My next assignment was Graham’s Island State Park on the shores of Devil’s Lake. The Indian name for this body of water is Spirit Lake, which reflects the lake’s peculiar nature of being a lake one day, and not much more than a pond the next. However, for the past 20 years the lake has been rising steadily and now covers many thousands of acres. This park hosts regional and national fishing tournaments, and with good reason – the lake teems with fish and is heavily stocked every summer.
Beaver Lake State Park is in an isolated area and left me without television, cell service and computer air card service. Beaver Lake is among the oldest of North Dakota State Parks and I had the luck of finding the minutes of the very first meeting of area people who gathered to pursue state park status for their lake. This document was precious if not valuable, and steps were taken to more carefully preserve it as part of the State’s history.
Located in the rich farmland of southeast North Dakota, Fort Ransom State Park hosts farm related events each spring and summer in which a large number of area volunteers gather with horse drawn equipment to plant, cultivate and harvest the rich bottomland donated to the park some years ago. My wife joined me here and accompanied me through the remainder of the job, providing much appreciated companionship and improving immeasurably the quality of the my food.
Lewis & Clark State Park is in the heart of the oil boom country and is one of the busier parks in the system. Well known for boating and fishing, Lewis & Clark has a comfortable RV park and a couple charming cabins on the shore of the Missouri River.
Fort Stevenson, Lake Sakakawea, and Cross Ranch State Parks are also on the Missouri River and cater to fishing, boating and camping. To those of us not from North Dakota, Sakakawea is better known as Sacajawea - the young Indian mother who guided Lewis and Clark to the Pacific Ocean during their famous exploration of the northwest. Lake Metigoshe State Park actually shares it’s lake with Canada and Icelandic State Park has to have one of the best collections of pioneer history to be found outside a state sponsored museum. Fort Lincoln State Park, near Mandan, North Dakota was Custer’s base when he rode out to the Little Big Horn. Some of the original buildings of that time are preserved and can be inspected with a tour guide during the summer months.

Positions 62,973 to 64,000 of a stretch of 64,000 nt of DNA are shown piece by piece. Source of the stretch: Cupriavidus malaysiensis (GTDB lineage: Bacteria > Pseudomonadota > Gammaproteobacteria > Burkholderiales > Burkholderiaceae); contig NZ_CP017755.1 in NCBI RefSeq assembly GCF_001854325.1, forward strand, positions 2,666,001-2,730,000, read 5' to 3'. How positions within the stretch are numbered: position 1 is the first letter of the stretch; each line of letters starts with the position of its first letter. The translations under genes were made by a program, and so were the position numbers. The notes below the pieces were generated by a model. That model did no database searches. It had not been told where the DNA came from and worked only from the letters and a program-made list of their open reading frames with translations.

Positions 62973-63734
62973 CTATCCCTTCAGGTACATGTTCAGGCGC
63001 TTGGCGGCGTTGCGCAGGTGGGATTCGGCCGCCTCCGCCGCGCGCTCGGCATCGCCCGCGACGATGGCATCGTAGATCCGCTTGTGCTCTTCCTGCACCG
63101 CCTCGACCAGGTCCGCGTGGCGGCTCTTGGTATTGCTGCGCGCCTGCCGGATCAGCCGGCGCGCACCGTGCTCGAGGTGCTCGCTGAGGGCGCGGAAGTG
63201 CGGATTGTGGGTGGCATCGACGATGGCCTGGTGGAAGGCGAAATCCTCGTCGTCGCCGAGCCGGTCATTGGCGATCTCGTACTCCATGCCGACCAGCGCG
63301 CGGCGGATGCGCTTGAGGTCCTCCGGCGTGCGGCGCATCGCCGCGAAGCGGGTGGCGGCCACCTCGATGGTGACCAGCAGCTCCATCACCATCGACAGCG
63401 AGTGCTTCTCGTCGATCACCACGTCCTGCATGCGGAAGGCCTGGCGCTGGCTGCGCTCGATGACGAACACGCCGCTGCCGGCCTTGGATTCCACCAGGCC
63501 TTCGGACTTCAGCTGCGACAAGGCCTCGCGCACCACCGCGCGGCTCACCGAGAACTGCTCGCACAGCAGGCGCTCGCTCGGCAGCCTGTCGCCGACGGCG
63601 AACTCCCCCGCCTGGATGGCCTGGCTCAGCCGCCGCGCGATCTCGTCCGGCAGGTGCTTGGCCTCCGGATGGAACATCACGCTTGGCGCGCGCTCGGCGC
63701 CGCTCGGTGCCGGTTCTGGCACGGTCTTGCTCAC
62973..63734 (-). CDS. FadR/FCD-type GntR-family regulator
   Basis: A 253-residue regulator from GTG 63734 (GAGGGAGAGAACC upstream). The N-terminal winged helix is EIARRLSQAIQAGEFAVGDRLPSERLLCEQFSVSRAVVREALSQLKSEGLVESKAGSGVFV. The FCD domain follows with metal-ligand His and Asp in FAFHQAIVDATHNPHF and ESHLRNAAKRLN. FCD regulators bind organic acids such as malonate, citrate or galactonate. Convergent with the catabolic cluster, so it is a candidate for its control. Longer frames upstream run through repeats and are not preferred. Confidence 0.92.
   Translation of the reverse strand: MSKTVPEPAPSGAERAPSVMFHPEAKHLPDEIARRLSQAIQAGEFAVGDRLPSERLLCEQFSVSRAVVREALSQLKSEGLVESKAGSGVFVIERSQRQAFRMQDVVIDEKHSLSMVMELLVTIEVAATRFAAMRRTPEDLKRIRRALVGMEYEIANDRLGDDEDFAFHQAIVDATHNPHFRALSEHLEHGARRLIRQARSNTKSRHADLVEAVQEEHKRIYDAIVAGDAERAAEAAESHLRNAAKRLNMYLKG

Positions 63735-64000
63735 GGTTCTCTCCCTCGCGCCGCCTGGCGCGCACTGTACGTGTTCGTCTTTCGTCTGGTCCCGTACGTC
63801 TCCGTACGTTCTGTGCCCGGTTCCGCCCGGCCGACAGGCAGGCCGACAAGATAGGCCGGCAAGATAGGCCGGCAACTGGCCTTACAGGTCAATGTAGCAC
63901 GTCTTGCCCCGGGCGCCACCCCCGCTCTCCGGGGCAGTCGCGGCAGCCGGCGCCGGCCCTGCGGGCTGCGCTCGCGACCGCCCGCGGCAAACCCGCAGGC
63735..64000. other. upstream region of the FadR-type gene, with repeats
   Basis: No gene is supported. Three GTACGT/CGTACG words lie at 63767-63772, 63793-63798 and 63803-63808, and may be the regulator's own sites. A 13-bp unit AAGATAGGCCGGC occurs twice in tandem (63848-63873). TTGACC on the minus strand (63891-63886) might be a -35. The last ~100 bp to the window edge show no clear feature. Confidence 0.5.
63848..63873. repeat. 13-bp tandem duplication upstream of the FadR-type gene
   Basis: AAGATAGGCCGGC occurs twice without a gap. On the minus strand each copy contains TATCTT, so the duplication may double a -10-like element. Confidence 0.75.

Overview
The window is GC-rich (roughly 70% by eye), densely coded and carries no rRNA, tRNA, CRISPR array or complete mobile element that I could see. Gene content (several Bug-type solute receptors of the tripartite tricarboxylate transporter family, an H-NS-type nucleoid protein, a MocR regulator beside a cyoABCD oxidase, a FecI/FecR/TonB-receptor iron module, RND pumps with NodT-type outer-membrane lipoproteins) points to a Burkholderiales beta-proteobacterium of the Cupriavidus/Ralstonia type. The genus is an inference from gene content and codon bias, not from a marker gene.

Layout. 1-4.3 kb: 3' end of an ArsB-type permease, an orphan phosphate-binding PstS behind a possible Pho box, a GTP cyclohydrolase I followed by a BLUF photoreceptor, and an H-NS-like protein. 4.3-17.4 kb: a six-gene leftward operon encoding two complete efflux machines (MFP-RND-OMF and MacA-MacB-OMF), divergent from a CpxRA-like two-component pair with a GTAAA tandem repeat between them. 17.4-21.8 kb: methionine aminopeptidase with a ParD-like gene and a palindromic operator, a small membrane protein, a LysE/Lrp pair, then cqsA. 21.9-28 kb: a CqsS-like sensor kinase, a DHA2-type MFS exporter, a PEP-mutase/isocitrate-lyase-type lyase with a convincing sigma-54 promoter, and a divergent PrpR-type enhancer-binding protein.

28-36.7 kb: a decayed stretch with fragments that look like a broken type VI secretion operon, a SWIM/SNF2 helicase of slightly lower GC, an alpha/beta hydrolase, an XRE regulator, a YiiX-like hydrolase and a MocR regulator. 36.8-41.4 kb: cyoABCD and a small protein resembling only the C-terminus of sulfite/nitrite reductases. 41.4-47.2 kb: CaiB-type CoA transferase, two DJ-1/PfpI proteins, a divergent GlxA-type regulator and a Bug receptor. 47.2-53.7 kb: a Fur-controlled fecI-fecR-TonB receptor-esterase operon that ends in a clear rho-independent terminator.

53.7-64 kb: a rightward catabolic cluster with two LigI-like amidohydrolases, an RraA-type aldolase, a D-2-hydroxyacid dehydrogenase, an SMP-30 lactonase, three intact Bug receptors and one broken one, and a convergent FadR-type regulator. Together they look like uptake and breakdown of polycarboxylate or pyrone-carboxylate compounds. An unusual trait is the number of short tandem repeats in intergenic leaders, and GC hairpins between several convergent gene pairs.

There is a unique cooperation between the State Parks of North Dakota and the state’s Historical Society. This makes a visit to one of their parks not only relaxing, but unusually interesting as well. And it isn’t just North Dakota history that can be explored. The national impact of the Lewis & Clark journey can’t be overstated and something new about this team of voyagers appears time and again in the various park visitor centers bordering the Missouri River, the Lewis & Clark highway to the west.
A person who enjoys both history and RVing couldn’t ask for more than our 2013 summer experience. In travelling to the state’s ten parks we enjoyed some of the most varied scenery in the United States. Since retiring we have travelled most of this country and I can’t recall another state where the landscape changes as often and as quickly as it does in North Dakota. This state’s parks system has better fishing, offers a greater variety of family activity, and the visitor’s centers are more interesting than any other parks we have stopped at in our nation-wide travels.
The state’s license plate suggest that people should Experience the Spirit! That’s an absolute truth – there is a special spirit to North Dakota and it’s easy to fall under the spell of this state’s exceptional sense of hospitality, its genuine friendliness, and its commitment to family togetherness in all seasons.
And we have only the Workampers concept to thank for this adventure. Workampers certainly works for us!